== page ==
57 citations


Journal ArticleDOI
TL;DR: The modified TGC models produced a better fit of the growth trajectory of the fish on the commercial farm across production stages compared with other growth models (specific growth rate, linear model).
Abstract: A feed requirement and waste output model for commercial tilapia production was developed using the Fish-PrFEQ bioenergetics factorial approach and by an integration of data from commercial sources and the scientific literature. Different growth models were compared to determine the growth trajectory during three different production stages (nursery, 1–30 g body weight (BW); pre-growout, 30–220 g BW; and growout, > 220 g BW) based on data from a commercial tilapia farm in Ecuador. Feed requirement was estimated based on digestible energy requirement (DE req ), calculated from the expected energy gain (recovered energy, RE), and estimates of energy losses associated with basal metabolism (HeE), heat increment of feeding (HiE), and urinary and branchial excretion (UE + ZE), all estimated by compiling and analysing data from published studies. The waste outputs were estimated using a nutrient mass balance approach. Feed requirement model simulations were compared with the results from a growth trial carried out under controlled conditions. The modified TGC models produced a better fit of the growth trajectory of the fish on the commercial farm across production stages compared with other growth models (specific growth rate, linear model). Values predicted for body weight ( r = 0.998, P r = 0.849, P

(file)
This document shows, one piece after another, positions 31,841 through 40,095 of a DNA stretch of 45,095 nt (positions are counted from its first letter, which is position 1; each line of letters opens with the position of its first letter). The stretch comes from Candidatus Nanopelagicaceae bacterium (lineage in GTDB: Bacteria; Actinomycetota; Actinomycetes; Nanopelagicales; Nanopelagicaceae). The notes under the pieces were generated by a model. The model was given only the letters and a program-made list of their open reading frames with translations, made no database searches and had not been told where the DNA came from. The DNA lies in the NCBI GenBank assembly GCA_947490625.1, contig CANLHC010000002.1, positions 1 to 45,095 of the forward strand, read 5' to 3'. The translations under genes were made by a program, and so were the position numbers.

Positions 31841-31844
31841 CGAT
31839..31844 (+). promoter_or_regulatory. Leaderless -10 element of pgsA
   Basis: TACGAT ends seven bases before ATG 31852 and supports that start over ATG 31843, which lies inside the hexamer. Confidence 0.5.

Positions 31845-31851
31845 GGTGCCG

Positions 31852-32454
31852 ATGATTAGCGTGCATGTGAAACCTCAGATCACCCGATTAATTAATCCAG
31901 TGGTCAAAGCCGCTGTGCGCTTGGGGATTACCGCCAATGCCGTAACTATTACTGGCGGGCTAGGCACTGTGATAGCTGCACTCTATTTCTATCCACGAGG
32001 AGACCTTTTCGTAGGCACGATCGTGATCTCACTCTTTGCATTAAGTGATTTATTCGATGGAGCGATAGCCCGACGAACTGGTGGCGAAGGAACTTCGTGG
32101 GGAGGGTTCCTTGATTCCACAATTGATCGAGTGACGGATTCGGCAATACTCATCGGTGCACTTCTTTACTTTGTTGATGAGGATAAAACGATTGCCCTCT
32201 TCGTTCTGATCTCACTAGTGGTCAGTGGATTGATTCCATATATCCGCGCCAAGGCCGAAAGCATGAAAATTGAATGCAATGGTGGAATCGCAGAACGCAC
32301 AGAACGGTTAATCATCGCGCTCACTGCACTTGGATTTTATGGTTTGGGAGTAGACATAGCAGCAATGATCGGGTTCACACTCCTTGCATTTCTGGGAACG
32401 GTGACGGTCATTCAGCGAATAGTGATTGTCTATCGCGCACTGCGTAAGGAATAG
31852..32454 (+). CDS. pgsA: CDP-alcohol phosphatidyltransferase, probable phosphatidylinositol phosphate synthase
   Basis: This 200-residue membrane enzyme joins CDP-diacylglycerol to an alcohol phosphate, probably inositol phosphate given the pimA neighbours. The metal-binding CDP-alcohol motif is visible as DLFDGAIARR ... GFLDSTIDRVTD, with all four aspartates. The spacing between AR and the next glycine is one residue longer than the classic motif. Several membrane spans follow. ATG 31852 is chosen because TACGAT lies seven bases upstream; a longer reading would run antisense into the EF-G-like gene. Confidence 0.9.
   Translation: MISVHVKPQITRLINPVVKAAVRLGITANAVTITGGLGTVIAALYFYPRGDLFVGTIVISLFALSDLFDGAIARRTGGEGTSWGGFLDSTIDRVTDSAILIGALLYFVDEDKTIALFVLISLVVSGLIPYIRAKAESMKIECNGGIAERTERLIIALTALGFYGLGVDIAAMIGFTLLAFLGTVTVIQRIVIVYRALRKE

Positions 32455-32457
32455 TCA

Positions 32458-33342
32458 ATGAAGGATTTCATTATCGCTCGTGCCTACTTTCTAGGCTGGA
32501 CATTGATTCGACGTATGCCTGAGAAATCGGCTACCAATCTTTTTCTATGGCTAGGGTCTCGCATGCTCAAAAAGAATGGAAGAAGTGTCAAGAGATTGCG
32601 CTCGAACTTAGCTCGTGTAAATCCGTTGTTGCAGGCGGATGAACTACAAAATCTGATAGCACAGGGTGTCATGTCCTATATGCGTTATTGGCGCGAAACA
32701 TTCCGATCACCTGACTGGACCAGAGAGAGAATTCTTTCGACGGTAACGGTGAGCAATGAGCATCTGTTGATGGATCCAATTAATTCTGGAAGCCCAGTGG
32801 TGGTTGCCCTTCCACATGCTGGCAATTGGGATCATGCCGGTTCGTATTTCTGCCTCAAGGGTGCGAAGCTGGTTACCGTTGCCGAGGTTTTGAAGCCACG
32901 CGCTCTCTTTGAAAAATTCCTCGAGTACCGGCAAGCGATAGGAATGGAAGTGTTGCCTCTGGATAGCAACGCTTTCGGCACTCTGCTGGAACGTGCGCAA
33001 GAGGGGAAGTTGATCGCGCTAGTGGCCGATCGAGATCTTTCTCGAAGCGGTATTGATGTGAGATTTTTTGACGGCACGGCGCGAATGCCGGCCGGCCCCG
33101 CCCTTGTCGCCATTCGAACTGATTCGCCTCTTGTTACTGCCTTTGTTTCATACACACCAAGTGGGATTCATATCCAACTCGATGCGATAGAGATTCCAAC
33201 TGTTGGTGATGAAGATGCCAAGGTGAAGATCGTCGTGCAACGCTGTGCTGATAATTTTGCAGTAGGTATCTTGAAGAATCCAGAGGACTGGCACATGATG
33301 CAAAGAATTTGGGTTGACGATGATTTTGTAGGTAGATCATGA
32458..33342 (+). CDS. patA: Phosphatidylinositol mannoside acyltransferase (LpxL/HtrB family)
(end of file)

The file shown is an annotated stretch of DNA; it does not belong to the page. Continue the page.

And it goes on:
32 citations


Journal ArticleDOI
TL;DR: Based on the results, supplemental dietary phytase, regardless of application methodology, improved the ADCs of nutrients in grass carp, and the pretreatment mode ofphytase application was more effective than spraying at the same phyt enzyme level.